Lots of photos this week.
Monday 6th February
The CO-PILOT slept in again this morning. Those night shifts disorientated her somewhat. Today & tomorrow are afternoon shifts followed by two morning shifts. Then three days off. Hmmm! Perhaps we should start planning a weekend away.
Starting in the morning I boiled up a ham bone in preparation for making a wonderful Pea and Ham soup. Apart from that I did the usual things around camp. Top up fresh water tank, empty toilet cassette, hang out laundry, bring it in, fold and put away. Prepare meals.
I did spend an hour on the phone with Computer DenCity to solve a few issues as mentioned in the last post.
To his credit he solved the Activation issue and the microphone issue but did not solve the cursor jumping around when typing nor the loss of address book or lost Firefox bookmarks.
The techy promised to call back later in the morning to solve those for me.
Tuesday 7th February
The techy never called back yesterday.
I solved the issue of the cursor jumping around. The touchpad settings were set to allow both mouse and touchpad to operate at the same time. I turned that option OFF. Problem solved.
The CO-PILOT had another evening shift so I dined on leftover Pea n Ham soup, alone.
Wednesday 8th February
The weather has been a bit strange. Last week the temps ranged from 35 to 41 during the day with humidity around the same. At night we need the AC on or at the very least a fan. The mornings turned cool and stays cool until early afternoon when the temp climbs to 30. At night we have needed two blankets and are talking about bringing out the doona.
The CO-PILOT left for work at 6.30 am and it was a round of washing, cleaning spider-webs, running WWWGO for 5 minutes, vacuuming and generally being houseproud.
Errol called mid-afternoon to advise he will be flying into Wagga Wagga this evening and if we could drive up we could have dinner together. On the drive to WW we stopped at a level crossing to allow a goods train to pass through. Once back on the highway we were keeping up with the train. The road to WW is mostly straight and follows the train line (hmmm or does the train line follow the road?). That was in interesting 40 or so klms.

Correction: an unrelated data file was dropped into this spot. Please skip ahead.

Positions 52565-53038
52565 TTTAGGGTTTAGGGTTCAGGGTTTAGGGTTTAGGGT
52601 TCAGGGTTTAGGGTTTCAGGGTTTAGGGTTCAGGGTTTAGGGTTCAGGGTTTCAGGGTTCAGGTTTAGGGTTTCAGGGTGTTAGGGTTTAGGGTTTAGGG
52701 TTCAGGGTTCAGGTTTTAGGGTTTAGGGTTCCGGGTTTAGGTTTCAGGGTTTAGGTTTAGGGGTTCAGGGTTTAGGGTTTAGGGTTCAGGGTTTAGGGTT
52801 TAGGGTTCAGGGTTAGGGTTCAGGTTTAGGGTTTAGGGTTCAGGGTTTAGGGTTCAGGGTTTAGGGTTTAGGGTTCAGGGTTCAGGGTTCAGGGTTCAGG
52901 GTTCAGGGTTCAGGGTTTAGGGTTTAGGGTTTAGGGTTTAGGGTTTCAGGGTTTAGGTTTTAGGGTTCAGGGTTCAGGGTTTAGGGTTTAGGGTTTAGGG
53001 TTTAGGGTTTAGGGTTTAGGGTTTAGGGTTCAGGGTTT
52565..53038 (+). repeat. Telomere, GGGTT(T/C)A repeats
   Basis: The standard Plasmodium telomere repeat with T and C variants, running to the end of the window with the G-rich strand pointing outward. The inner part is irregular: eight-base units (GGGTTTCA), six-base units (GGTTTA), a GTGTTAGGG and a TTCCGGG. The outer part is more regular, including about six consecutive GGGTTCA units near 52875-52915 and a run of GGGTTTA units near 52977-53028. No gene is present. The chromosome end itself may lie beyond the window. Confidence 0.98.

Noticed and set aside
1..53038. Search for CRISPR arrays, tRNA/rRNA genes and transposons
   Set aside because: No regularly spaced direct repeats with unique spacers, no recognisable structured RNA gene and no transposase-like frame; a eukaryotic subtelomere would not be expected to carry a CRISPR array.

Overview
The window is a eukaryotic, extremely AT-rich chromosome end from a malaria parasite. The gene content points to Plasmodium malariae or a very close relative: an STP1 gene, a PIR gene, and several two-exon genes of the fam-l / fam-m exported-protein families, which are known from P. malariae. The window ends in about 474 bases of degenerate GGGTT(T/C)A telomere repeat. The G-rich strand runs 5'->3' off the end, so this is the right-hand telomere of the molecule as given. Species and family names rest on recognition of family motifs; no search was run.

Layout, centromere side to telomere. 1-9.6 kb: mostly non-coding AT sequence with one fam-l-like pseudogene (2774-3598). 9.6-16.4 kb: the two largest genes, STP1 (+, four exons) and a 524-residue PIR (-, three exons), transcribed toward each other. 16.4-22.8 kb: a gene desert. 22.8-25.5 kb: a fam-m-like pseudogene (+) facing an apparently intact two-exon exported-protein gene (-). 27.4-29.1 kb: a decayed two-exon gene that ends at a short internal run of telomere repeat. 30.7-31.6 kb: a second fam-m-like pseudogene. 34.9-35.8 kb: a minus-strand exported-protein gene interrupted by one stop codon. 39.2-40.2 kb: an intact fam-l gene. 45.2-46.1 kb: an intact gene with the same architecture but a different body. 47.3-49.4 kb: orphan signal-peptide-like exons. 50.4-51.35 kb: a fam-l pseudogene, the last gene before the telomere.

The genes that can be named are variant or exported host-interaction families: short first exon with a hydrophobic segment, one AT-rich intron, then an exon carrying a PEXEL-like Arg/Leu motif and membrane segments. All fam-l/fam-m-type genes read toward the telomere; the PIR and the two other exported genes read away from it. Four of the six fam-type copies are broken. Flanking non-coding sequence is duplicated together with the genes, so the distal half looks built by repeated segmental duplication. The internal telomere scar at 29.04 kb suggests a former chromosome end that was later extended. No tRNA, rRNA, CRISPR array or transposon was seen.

Errol was late arriving but we went to the Thirsty Crow Brewery (http://www.thirstycrow.com.au/ ) a boutique brewery located in WW. Errol is a regular visitor to the town as he is a Qantas Link pilot. He has wanted to dine at the brewery since it opened in 2011. The interesting thing about the brewery and bar is the brewery part is open to view from the bar/dining area. I said to the man serving us “It must be a tough day working in the brewery all day then having to serve at the bar at night? He reply was, “it is tougher than you think, I have to do taste testing as well”!
We had pizza. Not ordinary pizza. No. Quirky pizza which goes well with several of their beers including the Murder Pils (Malts: Pilsener, CaraPils Hops: Crap load of Saaz! Yeast: Bohemian & Urquell Our first Lager and we didn’t hold back – 6.4% and a huge burst of hops were added to give this beer a massive spicy & floral flavour. The Murder Pils will soon become year round and it will be toned down next time around (we just felt like doing a heavy duty version of it first time!). By the way regarding the name; we’re not psychotic – Murder is what a flock of Crows are called and Pils is short for Pilsner) which Errol and I tried. The CO-PILOT tried the White Rabbit Dark Ale (, ABV: 4.9% Raisin like ester characters derived through their open fermentation bind a balancing act of flavour with a malt bill that rewards the parched palette with a rich, dark colour without losing any sessionabilty qualities. Passed through a hop back generously laden with whole hop flowers and then dry hoped in the open fermenters, at 4.9% abv this is a dark ale with plenty of reassuring bitterness.)
The first pizza we tried was the Thai Chicken – Coconut Chicken, Shallots, Cashews, Green Curry Paste, Mozzarella, Lime and Coriander. Phew great pizza but fiery hot and a good thing we had the beer to cool off. Next pizza was the Steak Sanga – Seasoned Rump, Onion Jam, Bacon, Tomato, Beetroot, Mozzarella and Barbeque Sauce. That one was delightful and I could have eaten it all by myself.